DR. Knappe, German Consul at Samoa, was a passenger by the “Alexandra,” s., for Sydney yesterday, after making an official tour in the German territories of the Pacific. In the course of a conversation with a representative of this journal on board the steamer, he stated that, acting under instructions from the Imperial Government, he left Samoa in June last, and was transported by the flagship of the German squadron, the “Bismarck,” to New Britain and the Marshall Group, where he consulted the leading German traders with reference to important matters relating to the government of those islands, and the better organisation of the group. After spending a few weeks among the various islands Dr. Knappe arrived at Finschhafen, and at once accompanied a scientific expedition in the “Ottilie” up the Empress Augusta River, which empties into the sea some hundreds of miles from Finschhaven. He describes it as a magnificent stream, varying in width from one to two miles. There is no bar, and the “Ottilie” steamed up it a distance of 310 miles. The party then took the steam launch and navigated the river for another ninety miles. At the furthest point reached they were fifty-three miles from the Dutch boundary on the west, and sixty-three miles from the British boundary on the south. The river for the whole of the way up varied in depth from ten to fifteen fathoms. For the first 250 miles the country was fertile, with portions liable to inundation; not far back on the right hand side, however, a range of mountains towered aloft. The river had previously been explored by Captain Dahlmanu in the Samoa, for a distance of fifty miles, and after his point of exploration was passed, landings were made daily to observe the quality of the country, and to propitiate the natives who assembled in large numbers on the banks. Dr. Knappe's account of these savages is very interesting. He states that they were quite overcome on beholding the "Ottilie," and pointing reverentially to the sun (whom Dr. Knappe believes they worship) they fell at the feet of the explorers, as much as to say—"Children of the Sun we worship you." They are a powerful and apparently a contented race. Although every few miles the language was different, the mode of life and habits were similar. The largest village or plantation met with was about 240 miles up the river. It was situated some distance from the river, and contained from fifteen to twenty large houses at some distance from each other, and built at a height of about twelve feet from the ground on piles. Each house is very solidly built, large beams being used in the framework, which is covered by a thick thatch of grass. A peculiar custom obtains with reference to the separation of the sexes, the males and females occupying different houses. Each house or ward has accommodation for about fifty. The male children, up to the age of about thirteen years, inhabit the female wards. Owing to the brief stay and ignorance of the language. Dr. Knappe says he was unable to ascertain what are their customs with regard to marriage. As in other portions of New Guinea, the natives go in for extensive plantations, their special products being yams and other tubers, of which Dr. Knappe possessed no knowledge. Sago palms, bananas, and cocoa-nut trees also were growing wild in profusion. The favourite kind of ornamentation indulged in in the men's huts were rows of grinning skulls, in which the human and the crocodile were awarded the place of honour, the skulls of the dogs and pigs that surrounded them evidently not being held in such high reverence. The natives are not by any means vegetarians, deriving their supply of flesh from the hordes of dogs and pigs which surround their villages. They have also a kind of fowl, but Dr. Knappe did not observe at any of the feasts at which he was present that poultry was provided. Their bows, arrows, and spears are not nearly so well-made or so formidable as those of the coastal natives, and their canoes are nothing but trees hollowed out, first by chopping with their inferior stone axes, and then by fire. Dr. Knappe said that in one he counted twenty-two occupants. No out-riggers or rowlocks are used, the canoe being propelled by paddles, which are used by the rowers standing up. The natives, both men and women, are inveterate smokers of cigarettes, which they manufacture from the tobacco leaf, which is indigenous. The tobacco leaf is rolled tightly up, and enclosed in the green leaf of a pepper tree. Dr. Knappe smoked one himself and found that though a decided novelty, it was not all pleasant. Another custom is betel-nut chewing. They chew the nut, then place the end of a small stick in their mouth. The moistened part is then dipped in lime and again transferred to the mouth. Dr. Knappe was urgently invited to participate, but not having a cast-iron tongue, declined the request. The costume of the natives is rather primitive. The men go about entirely nude and the skirt worn by the women is remarkably scanty. Iron, which is generally so highly prized by savages, found no favour in the eyes of the natives there, but turkey red had not lost its power to charm, and the native that secured an empty bottle was an object of the greatest envy to his fellows. The prize was at once filled with lime and surrounded by betel-nut-chewers who in ecstasy dipped their lime-sticks in it and were happy. During the trip many geological specimens were obtained, including quartz, but as Dr. Knappe confessed that he was entirely ignorant of such matters he was unable to state whether the country was likely to be auriferous. After a very pleasant and instructive trip of three weeks the party again reached the sea, and on their way to Finschhaven inspected the stations at Feldthaven and Hatsfeldt Harbour. Both were found to be flourishing, especially the latter, which had experienced entire immunity from sickness for the past six months. Dr. Knappe spent a few weeks at Finschhaven as the guest of the Governor, Baron Schleintz, and expresses his belief that there is a great future before German New Guinea. The German New Guinea Company have been so far most fortunate. They have had no trouble to speak of with the natives, over 100 of whom, men and women, they have now working for them, the sole payment in return being an occasional donation of turkey red, scrap iron, or beads. The Malays, too, are working well, but, as is almost invariably the case, have to be ruled with a firm hand. It is intended by the Company to establish stations all along the magnificent stream opened up by Dr. Knappe and his companions, and in order to do so speedily an officer of the Company, Mr. Graboffski, accompanied Dr. Knappe to Cooktown, where he is now waiting the arrival of a British-India steamer. He will then proceed to Batavia, and engage 150 more Malays for this Company, who will employ them on the new plantations. The outlay of the Company up to the present has been considerable, without taking into consideration the loss of the Papua, but Dr. Knappe is of opinion that the privileges they have obtained will be of enormous value in the future. By their charter they have possession of all land not actually claimed by others, and as the natives do not care a rush for the land not comprised in their plantations the company practically own all the German territory. He also believes that the foundations of a prosperous colony have already been laid. Fortunately for Dr. Knappe, the "Ottilie" arrived at Cooktown just in time to catch the "Alexandra," which steamer will reach Sydney next Monday. Dr. Knappe the next day transships into the Lubeck, which steamer will land him at Samoa in time to form one of the Commission recently appointed by the British and German Governments to inquire into matters concerning the islands at present under his especial charge.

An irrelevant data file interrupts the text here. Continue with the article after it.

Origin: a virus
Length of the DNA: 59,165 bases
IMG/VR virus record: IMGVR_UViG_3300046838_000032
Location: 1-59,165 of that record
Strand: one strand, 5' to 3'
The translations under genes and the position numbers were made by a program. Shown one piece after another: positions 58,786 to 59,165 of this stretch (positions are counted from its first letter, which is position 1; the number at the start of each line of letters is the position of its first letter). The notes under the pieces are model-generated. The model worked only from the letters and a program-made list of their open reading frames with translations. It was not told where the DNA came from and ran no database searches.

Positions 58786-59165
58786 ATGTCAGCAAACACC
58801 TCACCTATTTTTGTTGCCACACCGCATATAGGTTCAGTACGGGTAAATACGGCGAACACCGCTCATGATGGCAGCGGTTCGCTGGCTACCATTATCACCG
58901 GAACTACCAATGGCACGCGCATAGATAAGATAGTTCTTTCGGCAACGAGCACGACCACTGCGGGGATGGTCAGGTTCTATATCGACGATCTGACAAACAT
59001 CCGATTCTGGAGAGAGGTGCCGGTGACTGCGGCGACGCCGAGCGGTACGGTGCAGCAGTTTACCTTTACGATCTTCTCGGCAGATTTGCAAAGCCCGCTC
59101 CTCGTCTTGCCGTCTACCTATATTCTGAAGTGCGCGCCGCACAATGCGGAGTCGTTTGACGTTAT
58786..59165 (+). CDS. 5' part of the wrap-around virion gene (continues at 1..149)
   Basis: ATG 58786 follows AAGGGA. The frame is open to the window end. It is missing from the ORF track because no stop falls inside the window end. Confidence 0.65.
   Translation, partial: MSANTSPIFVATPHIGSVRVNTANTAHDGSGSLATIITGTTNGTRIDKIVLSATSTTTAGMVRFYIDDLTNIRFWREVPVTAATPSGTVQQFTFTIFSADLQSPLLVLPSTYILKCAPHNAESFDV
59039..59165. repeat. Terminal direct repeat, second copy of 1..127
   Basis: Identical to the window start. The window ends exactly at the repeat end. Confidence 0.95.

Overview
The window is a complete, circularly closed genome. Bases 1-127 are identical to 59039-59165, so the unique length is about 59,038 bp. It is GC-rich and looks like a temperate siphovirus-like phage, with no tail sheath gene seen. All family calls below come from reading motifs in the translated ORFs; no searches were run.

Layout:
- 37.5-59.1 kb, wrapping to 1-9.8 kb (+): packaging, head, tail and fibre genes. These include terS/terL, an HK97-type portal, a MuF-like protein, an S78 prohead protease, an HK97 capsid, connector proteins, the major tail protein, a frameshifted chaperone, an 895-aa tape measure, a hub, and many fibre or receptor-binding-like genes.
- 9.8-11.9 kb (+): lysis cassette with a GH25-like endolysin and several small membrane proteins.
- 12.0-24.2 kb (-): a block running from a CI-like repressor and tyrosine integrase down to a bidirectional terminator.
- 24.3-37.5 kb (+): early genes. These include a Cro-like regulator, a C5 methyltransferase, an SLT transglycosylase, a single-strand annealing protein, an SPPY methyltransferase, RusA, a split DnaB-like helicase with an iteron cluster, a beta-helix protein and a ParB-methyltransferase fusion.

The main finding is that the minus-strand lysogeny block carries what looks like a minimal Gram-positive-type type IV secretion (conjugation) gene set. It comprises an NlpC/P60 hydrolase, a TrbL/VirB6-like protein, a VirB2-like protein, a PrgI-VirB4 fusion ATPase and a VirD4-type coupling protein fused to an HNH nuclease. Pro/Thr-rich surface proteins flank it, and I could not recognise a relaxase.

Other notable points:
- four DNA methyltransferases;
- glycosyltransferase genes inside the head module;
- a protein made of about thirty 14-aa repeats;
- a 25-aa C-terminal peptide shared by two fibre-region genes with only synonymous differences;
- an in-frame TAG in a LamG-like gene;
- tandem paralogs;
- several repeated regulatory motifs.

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CHISWICK PRESS:—C. WHITTINGHAM AND CO., TOOKS COURT, CHANCERY LANE.